We talked about signing the agreement. There may be regulatory approvals along the way that have to be garnered and those are nice points of communication for you to be able to say we’ve made this progress. If you have a good integration team together that’s pulled together prior to closing that can be communicated as a milestone. Then it really works up to closing, which is day one and there is a good deal of communication people may need on that first day, depending on the scope of the change.
I’ve not seen it work unless you truly have no intention of integrating the company and really want to operate them separately. That is alright, but still not great because people want to know where they stand with that change.
It’s exciting! It’s exhausting for a communicator, but from the employee experience, they should have some sense of what has happened, what they are saying, who they are saying it to now, and what they can expect.
The really good day ones I have seen had a really high executive touch at all leadership levels. If you can make it feel like a fresh start for people, that’s good. It involves talking about what’s important to the company and the direction for the company and helping people make the simple changes they need to make and process things. Essentially, the best thing you can do is equip people to communicate themselves.
People say they are going to do it and communicate themselves and they don’t. When leaders don’t host a meeting with their teams, that can leave a real gap and people can take it personally as well. There are also technical problems when you can’t get to people due to technical issues and they may not find out that there was an announcement, although that is rarer these days.
Number one is do I still have a job. Number two is what’s happening to my benefits. Number three is usually can I work in another office or what’s happening to my health care. They essentially want to know what the change means for them.
Hopefully, you start working on integration and then you get a whole lot of tactical communications around email integrations and system integrations. People often get frustrated at this point because the systems they knew how to use are being replaced with new ones. It may feel like an arbitrary change and it may not be a positive change in all cases.
I think for smaller organizations it can go faster because people are more on cloud-based tools that are easier to integrate, while larger organizations are still working on massive legacy systems and they are not easy to connect to other things.
Sometimes leaders and companies don’t show up at all for a day one. A good acquisition to me has a degree of handover between the two teams and some leaders have just not shown up. The impression they gave was - we are leaving you behind and abandoning ship. Sometimes leaders take it on themselves to announce things before they’re decided.
Don’t talk about change too much without being specific what that change is going to be like for them. Don’t hand your employees off without saying goodbye,instead treat them as valuable, because you might want them in the future or you may have them as a customer in the future.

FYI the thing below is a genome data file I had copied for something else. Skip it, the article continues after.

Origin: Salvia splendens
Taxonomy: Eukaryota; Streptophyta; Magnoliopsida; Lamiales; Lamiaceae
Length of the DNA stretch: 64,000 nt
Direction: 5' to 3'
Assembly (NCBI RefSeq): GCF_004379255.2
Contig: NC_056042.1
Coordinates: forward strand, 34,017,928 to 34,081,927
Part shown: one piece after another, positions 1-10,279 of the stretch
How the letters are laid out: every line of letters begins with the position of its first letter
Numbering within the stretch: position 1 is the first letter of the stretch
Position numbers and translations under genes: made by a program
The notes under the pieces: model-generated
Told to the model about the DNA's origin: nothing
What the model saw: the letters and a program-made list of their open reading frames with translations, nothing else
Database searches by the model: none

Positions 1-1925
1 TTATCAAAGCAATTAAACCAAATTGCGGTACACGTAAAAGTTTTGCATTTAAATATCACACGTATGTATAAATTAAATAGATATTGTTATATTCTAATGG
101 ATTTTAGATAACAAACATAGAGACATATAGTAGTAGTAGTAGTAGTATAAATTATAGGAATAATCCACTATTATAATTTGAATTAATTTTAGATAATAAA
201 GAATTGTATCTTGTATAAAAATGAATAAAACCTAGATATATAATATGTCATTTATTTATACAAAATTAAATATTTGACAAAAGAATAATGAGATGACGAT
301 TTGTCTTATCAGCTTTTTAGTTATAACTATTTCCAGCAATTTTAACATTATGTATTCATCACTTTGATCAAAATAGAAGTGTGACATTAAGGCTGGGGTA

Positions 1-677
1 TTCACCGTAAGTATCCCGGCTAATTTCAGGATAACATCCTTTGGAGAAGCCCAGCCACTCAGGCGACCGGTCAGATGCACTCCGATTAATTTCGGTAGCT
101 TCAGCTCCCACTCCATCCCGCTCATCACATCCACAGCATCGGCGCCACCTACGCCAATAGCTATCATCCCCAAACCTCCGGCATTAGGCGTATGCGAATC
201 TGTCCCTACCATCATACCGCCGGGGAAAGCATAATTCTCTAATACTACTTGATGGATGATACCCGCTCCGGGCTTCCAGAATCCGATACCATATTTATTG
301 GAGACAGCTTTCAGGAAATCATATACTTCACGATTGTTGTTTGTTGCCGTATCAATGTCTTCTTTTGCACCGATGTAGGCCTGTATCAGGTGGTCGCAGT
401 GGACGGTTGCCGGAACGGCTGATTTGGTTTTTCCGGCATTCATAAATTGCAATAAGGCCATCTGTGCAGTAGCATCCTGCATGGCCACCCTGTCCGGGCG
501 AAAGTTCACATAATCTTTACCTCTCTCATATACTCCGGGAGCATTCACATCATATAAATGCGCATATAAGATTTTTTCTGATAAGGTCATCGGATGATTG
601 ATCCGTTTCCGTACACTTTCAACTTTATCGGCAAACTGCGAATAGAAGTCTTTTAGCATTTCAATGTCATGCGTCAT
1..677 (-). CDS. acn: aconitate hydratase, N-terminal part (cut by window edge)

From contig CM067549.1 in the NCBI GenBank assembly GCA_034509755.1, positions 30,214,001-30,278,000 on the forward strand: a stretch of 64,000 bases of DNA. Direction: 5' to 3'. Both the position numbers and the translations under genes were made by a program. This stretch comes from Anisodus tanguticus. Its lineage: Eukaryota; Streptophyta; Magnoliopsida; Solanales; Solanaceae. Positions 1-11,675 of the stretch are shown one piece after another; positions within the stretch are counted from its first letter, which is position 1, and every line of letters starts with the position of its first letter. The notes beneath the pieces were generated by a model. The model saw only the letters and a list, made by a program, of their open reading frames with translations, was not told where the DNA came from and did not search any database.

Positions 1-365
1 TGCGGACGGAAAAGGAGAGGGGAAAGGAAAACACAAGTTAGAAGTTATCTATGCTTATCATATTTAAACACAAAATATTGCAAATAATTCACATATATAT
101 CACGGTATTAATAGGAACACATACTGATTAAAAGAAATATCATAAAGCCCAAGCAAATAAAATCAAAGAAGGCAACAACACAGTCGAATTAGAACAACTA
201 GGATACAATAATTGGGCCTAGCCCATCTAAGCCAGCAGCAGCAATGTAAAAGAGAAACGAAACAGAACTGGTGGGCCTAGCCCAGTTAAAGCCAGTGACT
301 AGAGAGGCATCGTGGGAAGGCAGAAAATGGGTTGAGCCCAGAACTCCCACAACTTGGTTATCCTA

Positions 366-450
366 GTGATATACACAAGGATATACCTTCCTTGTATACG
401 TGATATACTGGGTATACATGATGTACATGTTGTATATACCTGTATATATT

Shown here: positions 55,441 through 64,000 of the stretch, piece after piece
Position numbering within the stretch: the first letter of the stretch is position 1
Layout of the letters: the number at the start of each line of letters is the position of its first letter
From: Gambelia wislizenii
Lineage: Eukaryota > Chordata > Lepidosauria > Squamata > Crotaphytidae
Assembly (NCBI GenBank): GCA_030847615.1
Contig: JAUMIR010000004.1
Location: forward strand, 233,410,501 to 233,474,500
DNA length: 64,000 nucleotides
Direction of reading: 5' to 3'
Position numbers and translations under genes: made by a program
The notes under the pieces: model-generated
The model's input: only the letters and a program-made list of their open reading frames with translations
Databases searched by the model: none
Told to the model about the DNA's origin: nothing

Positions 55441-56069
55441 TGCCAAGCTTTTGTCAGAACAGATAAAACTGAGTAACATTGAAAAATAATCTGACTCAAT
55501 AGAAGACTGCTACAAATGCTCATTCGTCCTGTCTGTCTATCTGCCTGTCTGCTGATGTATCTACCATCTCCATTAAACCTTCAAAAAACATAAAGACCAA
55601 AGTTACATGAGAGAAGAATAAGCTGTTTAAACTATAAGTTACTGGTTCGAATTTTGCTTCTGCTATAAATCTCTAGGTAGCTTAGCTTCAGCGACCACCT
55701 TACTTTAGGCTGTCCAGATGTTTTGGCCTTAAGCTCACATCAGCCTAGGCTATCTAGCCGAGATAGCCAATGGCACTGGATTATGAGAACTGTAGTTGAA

Don’t do the massive layoffs if you are going to have them more than three weeks after the close. People start getting comfortable that nothings going to be announced, so if you do it then, they may get really surprised by layoffs and major changes in leadership. They expect a change early. The longer things take to change the more dramatic it feels.
You have to get everybody on the same page. I am working with communications professionals I don’t know, I don’t know their channels or their language, so it’s working with a completely new team to create something that makes sense to a new combination of people.
Some organisations have leadership communications that go to specific levels of employees, but if you try to go deeper into the organisation, they may simply not have a practice of doing it and may not be able to. This is why getting aligned with how employees are used to being communicated with matters.
You want to do a cascade of verbal information before broad announcements are made. If you are going to have a large reduction in force, you would have a plan for how you are going to address the people who are immediately being impacted. You do notifications of impacted and non-impacted employees and then you do a general announcement. If you are notifying people, it should happen in a 24 hour period and it is crucial to be as specific in the broad announcement as you can.
You want it to make sense to them and to not be personal, because typically, if it's a layoff, it is not personal, it is because the job has been eliminated. The why isn’t going to make it through the fear response and the emotional reaction, because they have lost a job, but you do want to equip people with it so that they can come back to it and you do want to help people make sense of that.
Make sure you have a communicator with you. The advice is to think about who would feel like they should be included in communications and then equip them to help you communicate.
I did twenty five versions of a com plan before we had a buy.
Yes, definitely. Because writing what you are actually going to say about a deal drives decision making. I am not helping people communicate what they have decided, I am helping them see what needs to be decided. I come to these things with questions that I know employees will ask. Would I say this to my employee? Would it make sense to them? Would they buy it? Is it true? And my standard is that it always has to be true.